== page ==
From 1976 to 1983, during a brutal campaign by the ruling military junta to “purify” society by eradicating leftist dissidents, security forces in Argentina snatched tens of thousands of civilians from their homes or the streets, smuggling them to prisons and detention centers to be interrogated, tortured, and sometimes raped. Most of these victims—between fifteen and thirty thousand people—were eventually executed. Many were women, and those who gave birth in prison had their newborn babies taken from them and given to new families. Many of the relatives of the victims never found out what happened to their loved ones, who became known as los desaparecidos, or the disappeared.
These dire events, at the time subsumed under the official rubric of the Process of National Reorganization (PNR), are popularly known as the Dirty War. In the decades since the country’s return to democracy in 1983, Argentines have struggled to come to terms with this legacy of violence. Successive political administrations have vacillated between granting full amnesty to the perpetrators and calling for investigations—in the process eventually bringing some of them to trial and sentencing.
A similar struggle for reconciliation is happening within the Argentine Catholic Church. In the 1960s, the vast majority of Argentines—some 90 percent—were Catholic. Church and state were closely linked, and the Catholic hierarchy enjoyed a privileged position; many members of the military government considered themselves Catholics and counted numerous clergy and Catholic civilians among their supporters. At the same time, hundreds of priests, clergy members, and laypeople became targets of the military regime. Influenced by liberation theology, Vatican II, and the Medellín conference of 1968, these Catholics felt called to transform the world by working for social justice, particularly by ministering to the poor. Their actions were viewed with increasing suspicion by the junta. The Dirty War, then, was a conflict between Catholic victims, Catholic perpetrators, and Catholic witnesses.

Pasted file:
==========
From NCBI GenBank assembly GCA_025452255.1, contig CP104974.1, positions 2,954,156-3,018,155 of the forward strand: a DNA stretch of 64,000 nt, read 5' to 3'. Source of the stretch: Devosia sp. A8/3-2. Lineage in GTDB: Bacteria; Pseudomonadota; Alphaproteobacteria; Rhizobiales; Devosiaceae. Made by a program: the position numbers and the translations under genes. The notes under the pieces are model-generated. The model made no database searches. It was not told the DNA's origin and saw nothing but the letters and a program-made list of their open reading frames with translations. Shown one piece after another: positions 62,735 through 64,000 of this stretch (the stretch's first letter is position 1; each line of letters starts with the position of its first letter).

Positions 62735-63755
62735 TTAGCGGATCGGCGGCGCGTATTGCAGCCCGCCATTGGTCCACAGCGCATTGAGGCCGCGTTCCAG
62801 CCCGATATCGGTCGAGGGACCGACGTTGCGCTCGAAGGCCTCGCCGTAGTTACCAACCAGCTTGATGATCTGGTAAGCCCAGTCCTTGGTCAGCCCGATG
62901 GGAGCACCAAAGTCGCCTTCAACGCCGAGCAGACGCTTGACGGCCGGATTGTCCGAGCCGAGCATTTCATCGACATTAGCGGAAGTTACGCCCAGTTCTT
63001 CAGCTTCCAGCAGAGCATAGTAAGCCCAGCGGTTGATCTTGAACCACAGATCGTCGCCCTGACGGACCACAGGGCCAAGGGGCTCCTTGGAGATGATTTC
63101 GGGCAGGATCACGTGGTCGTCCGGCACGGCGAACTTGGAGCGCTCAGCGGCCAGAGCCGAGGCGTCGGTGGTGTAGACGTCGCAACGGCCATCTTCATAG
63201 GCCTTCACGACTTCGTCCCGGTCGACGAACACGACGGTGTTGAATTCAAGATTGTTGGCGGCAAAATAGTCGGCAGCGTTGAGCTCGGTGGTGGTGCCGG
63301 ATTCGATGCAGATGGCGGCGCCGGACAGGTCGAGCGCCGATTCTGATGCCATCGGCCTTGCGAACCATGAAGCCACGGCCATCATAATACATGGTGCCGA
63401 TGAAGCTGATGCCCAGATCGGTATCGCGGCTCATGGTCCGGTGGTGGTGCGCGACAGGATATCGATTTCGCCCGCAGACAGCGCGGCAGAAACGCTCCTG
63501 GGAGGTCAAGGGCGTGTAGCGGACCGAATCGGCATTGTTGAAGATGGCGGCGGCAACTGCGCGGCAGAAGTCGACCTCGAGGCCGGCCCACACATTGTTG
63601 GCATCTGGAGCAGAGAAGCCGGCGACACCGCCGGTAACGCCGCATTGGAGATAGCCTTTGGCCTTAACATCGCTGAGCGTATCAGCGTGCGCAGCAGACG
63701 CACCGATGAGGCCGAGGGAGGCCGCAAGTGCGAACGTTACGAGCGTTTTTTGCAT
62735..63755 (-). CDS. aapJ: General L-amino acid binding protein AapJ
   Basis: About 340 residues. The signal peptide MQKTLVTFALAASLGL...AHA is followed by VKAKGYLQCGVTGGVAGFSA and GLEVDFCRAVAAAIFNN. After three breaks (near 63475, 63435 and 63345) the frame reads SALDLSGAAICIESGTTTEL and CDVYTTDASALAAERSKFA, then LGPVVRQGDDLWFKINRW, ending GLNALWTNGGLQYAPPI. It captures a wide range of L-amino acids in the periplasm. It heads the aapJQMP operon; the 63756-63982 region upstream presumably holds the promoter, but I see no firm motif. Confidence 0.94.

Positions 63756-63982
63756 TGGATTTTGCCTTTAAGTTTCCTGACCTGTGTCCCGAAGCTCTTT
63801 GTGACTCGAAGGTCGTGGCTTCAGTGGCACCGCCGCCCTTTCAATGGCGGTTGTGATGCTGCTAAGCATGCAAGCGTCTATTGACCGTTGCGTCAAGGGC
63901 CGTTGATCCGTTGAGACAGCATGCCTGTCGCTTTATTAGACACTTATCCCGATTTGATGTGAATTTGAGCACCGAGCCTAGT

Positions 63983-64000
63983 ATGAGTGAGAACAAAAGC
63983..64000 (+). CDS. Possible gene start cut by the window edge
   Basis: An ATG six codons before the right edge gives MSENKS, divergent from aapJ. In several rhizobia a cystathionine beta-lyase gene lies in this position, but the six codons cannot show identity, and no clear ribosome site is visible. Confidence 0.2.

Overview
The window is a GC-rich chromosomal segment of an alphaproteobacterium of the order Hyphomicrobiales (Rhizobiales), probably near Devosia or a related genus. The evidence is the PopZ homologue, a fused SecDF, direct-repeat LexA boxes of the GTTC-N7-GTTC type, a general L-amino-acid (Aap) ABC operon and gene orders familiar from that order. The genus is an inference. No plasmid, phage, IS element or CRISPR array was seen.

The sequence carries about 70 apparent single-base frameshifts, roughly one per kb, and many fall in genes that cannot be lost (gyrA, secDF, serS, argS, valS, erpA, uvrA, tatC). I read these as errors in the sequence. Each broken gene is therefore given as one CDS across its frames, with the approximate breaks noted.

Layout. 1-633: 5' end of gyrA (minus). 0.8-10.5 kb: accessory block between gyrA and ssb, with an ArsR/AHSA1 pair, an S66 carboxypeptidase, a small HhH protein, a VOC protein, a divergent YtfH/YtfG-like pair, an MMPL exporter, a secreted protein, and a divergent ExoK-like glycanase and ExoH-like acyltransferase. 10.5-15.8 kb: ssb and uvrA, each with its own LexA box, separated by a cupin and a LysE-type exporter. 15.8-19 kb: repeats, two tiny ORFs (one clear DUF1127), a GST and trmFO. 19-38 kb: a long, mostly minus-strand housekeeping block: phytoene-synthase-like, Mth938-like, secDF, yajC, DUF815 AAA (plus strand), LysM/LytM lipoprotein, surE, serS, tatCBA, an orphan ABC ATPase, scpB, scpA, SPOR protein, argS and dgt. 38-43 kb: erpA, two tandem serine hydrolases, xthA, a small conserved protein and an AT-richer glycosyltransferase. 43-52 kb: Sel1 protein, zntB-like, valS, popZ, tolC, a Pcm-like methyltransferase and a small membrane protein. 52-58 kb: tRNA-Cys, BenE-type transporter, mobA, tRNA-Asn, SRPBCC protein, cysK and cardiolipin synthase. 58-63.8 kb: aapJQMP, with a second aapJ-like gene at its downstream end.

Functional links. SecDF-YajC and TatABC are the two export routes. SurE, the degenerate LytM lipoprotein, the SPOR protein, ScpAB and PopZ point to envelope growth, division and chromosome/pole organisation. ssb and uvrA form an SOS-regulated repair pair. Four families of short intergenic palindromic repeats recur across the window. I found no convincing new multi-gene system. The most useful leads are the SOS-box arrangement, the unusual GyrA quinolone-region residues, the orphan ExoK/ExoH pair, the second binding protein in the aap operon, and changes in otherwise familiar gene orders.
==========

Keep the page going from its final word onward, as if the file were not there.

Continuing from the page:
The Catholic Church and Argentina’s Dirty War, by the Boston College sociologist Gustavo Morello, SJ, offers an incisive and balanced assessment of these disparate Catholics and the roles they played in Argentina’s nightmare. Using in-depth interviews, memoirs, and government documents, Morello tells the disturbing story of six members of the La Salette religious order who were kidnapped, tortured, and imprisoned in the city of Córdoba in August and September 1976. His major contribution is to argue that in countries like Argentina, where the majority of the population is Catholic, terms like “Catholic” or “the church” must be broken down and categorized. “Often we think of Catholicism as a unitary faith, with an official doctrine, a hierarchy, and teachings that all members of the institution follow,” he explains. “But in fact Catholicism is multifaceted and diverse.”